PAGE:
Can I transfer my policy to another home?

In some cases, yes. However, you may be charged an administration fee and your premiums are likely to change. They could well go down, if you’re moving to an area with lower levels of crime for instance.

Yet they could well go up, so it might be a good idea to shop around and see if other insurers can offer you a better deal.

Ultimately, you’ll have to sit down and do some sums, working out whether changing insurer is really worth it once any cancellation fees are taken into account.

What are the alternatives to cancelling my home insurance?

Some people will have no choice but to cancel, if they’re moving abroad perhaps. But others might be able to get a better deal and reduce their premiums by:

  • Talking to your insurer. Call your insurer’s customer services team and say you’ve found a better deal elsewhere. In some instances the provider might agree to match it.
  • Increasing your excess. This is the amount you contribute out of your own pocket towards any claim you make, before the insurer starts paying out. Agreeing to a higher excess will mean a lower premium.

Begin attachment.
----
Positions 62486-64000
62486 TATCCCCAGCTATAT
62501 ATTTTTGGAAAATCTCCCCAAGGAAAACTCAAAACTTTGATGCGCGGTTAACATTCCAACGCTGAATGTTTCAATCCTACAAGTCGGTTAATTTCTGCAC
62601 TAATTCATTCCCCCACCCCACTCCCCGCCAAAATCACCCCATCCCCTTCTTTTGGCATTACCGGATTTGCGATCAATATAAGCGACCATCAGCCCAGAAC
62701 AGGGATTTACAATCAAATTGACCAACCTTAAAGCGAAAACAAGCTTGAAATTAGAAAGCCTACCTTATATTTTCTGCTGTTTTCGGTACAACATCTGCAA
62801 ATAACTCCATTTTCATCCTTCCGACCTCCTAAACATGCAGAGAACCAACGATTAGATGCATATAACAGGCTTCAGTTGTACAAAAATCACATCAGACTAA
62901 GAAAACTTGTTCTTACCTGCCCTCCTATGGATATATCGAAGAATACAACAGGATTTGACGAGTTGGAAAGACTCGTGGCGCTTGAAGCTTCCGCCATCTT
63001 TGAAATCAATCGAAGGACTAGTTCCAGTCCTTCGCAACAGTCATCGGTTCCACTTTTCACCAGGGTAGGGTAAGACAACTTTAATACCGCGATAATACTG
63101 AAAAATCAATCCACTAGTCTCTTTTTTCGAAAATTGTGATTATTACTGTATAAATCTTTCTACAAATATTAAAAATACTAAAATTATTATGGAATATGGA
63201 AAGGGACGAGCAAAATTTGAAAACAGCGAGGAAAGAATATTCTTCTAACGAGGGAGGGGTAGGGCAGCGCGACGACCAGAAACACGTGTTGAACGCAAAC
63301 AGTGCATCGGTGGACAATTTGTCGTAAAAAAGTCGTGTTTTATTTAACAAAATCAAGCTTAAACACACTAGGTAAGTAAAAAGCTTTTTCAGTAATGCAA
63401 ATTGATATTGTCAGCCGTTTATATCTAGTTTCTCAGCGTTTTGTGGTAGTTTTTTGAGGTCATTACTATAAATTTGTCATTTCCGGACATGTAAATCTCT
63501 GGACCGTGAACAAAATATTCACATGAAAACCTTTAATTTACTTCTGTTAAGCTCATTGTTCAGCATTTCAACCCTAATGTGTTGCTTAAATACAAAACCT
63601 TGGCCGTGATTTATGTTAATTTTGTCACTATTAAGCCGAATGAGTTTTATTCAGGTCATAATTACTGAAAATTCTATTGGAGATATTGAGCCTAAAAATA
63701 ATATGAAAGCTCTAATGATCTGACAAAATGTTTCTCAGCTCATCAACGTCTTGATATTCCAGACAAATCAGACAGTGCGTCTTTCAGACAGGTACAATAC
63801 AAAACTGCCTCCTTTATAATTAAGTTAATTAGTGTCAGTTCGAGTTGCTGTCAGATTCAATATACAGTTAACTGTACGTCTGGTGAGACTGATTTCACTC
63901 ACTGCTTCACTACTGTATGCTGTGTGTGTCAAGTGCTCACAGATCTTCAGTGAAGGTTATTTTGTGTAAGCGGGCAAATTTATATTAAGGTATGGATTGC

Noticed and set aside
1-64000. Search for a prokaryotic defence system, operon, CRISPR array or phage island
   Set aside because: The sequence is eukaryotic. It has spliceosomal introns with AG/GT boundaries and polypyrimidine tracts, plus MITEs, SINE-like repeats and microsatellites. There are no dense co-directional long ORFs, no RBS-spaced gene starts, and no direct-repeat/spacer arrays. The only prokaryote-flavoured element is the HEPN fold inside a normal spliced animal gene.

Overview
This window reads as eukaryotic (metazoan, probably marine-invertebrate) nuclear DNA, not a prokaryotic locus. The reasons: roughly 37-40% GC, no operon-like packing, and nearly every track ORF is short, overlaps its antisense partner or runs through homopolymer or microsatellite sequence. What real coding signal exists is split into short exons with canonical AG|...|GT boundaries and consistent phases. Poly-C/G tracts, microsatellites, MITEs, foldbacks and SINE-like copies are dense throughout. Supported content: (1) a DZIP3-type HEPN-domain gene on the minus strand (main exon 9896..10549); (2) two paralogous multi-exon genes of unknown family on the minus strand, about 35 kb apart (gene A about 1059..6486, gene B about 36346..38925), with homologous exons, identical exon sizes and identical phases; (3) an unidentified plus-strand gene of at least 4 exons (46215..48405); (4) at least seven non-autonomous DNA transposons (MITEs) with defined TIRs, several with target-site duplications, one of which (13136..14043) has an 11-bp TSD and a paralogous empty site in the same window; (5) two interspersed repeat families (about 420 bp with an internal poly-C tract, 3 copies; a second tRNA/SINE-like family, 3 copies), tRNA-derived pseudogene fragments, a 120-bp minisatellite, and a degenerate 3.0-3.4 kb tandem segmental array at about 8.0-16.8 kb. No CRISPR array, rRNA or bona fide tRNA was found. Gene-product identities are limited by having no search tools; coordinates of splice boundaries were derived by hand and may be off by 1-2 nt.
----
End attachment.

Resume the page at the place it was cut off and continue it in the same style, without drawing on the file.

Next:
• Adjusting your coverage. You could ask your insurer to lower your level of coverage. Doing away with extras like emergency cover could lower your premiums, but do make sure you don’t leave yourself underinsured.
  • Looking for discounts. Keep your eyes peeled for any discounts your insurer offers. For example, if your car insurance policy is set to expire, see if your home insurer offers a discount to any customers who protect their home and cars under one policy?

Bottom line

If you want to you can cancel your home insurance whenever you like, but you need to weigh up any cancellation fees and lost discount charges.

You’ll need to shop around and compare home insurance policies before sitting down and getting the calculator out, to see if switching is really worth it.

Frequently asked questions about cancelling home insurance